To say this week has been a bit of an emotional rollercoaster is an understatement. Chaos seems to be the order of the day lately, both around the world and in my own life.
I generally refrain from making political statements in the social media realm, and this will be no different. Attempting to reduce complex issues to zero-sum statements does a disservice to everyone in the discussion.
But I see so much pain. Pain in the eyes of survivors of terrorist attacks, pain in the tears of people displaced from the homes that they love, pain in the eyes of those who wish to protect their loved ones, pain in the shivering cold of the homeless (many of whom have served within the armed forces of our nation), pain in the prayers of people trying to figure out where God is in their life and why they can’t see Him.
And all of these things hurt my heart: because there seems to be so little that I can do, because fear has replaced compassion, and because in so many avenues, I see the humanity of mankind failing.
Yet, somehow, in the midst of all this, I have hope. My hope is not in any government or law or even in my own righteousness (which really isn’t worth much at all anyway), so where does it reside?
What if I put myself aside? What if I am honest about my problems in my prayers, and believing that God, by His very nature, has to keep His promises. I won’t pretend that that’s always easy; in fact faith plays a huge role in being able to do so. But the promises of God say that He will provide for me, and this is where I find hope. And where does hope lead me?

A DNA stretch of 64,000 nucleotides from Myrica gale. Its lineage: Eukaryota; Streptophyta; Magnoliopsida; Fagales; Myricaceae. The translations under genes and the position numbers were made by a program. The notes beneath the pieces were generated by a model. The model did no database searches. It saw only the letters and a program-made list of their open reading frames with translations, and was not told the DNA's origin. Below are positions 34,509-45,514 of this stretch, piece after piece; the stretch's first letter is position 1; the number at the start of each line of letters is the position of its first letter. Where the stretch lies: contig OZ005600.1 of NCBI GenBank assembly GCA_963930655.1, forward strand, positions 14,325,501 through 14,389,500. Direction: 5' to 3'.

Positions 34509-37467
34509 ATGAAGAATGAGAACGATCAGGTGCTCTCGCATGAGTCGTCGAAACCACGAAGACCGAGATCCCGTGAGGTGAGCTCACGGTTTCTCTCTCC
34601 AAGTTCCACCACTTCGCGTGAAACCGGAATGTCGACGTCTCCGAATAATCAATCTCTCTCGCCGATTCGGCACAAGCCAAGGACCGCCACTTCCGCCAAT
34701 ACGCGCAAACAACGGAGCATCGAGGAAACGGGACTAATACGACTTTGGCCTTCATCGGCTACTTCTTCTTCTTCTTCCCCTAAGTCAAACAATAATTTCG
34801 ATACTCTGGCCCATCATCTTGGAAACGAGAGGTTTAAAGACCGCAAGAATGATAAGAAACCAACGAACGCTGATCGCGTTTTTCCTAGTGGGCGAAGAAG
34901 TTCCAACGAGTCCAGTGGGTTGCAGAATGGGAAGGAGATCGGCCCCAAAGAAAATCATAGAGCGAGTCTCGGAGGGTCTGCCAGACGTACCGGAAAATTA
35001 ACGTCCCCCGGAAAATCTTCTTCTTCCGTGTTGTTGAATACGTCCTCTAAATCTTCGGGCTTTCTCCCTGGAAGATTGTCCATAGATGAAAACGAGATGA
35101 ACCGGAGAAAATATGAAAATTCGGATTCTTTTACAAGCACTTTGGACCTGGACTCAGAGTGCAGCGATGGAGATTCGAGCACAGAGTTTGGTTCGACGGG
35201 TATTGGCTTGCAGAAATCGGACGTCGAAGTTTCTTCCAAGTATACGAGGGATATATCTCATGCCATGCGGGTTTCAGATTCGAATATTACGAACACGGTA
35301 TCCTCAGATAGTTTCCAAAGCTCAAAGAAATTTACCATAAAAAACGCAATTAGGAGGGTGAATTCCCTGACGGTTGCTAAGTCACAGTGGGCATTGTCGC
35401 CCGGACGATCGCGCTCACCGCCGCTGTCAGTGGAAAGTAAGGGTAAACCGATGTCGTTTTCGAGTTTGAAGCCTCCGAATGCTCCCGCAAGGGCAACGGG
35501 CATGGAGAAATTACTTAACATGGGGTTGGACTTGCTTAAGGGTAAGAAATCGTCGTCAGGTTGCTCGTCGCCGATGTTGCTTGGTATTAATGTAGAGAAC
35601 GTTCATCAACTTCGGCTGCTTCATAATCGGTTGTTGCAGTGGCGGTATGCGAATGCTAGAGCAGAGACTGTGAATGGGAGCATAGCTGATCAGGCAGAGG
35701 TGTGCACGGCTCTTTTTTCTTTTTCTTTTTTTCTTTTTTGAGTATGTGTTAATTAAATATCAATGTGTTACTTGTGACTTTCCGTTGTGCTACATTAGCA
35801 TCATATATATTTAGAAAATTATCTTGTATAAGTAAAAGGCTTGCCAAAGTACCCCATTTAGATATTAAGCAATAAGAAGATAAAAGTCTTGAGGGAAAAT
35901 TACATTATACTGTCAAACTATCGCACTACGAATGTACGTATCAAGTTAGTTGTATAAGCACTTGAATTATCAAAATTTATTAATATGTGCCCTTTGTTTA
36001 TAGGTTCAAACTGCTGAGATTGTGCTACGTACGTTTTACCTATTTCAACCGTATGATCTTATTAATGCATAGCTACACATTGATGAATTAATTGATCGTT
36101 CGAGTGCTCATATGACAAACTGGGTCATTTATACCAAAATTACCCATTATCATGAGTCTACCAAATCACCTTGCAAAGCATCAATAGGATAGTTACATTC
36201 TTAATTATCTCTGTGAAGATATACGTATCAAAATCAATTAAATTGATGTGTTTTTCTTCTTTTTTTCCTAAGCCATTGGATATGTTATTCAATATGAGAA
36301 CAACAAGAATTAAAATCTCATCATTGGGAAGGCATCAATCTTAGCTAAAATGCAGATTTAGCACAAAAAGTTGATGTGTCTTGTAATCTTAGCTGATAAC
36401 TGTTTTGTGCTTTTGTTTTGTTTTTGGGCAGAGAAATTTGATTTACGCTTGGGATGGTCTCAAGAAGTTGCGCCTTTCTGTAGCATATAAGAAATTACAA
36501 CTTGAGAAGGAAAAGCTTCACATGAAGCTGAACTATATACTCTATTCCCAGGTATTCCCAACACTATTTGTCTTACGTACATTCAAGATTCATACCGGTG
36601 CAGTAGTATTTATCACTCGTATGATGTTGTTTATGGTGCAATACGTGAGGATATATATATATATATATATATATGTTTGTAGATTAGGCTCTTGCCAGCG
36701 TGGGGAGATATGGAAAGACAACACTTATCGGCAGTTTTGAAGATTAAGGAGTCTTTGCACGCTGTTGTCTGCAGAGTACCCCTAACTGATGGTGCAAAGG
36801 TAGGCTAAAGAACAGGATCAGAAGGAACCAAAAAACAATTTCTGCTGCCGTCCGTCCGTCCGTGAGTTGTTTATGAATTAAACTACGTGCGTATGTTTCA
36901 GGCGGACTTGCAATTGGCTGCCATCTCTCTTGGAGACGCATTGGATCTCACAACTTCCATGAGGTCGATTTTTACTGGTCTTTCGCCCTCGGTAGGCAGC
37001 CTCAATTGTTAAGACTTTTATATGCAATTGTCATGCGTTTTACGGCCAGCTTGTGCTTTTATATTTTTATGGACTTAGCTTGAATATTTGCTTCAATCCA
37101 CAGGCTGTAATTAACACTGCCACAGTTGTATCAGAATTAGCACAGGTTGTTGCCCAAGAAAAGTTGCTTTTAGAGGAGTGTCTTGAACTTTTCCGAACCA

To freedom. Freedom from the worry and stress of the day-to-day. Freedom from the fear that something bad is lurking around the corner. And once I’m free from those burdens, the freedom to reach out to others in compassion, mercy, confidence, and love. To stop being afraid about my own life, and care for others. For orphans, widows, our young adults at church, veterans, refugees, my neighbors, my pastors, strangers, my friends, my enemies, and so many others that can be named; I am free to love them as I believe God loves me.
My hope is not in any power, ruler, or authority of this world. I don’t expect everyone to understand that. But my hope gives me courage.
I am not afraid; and that, my friends, is true freedom.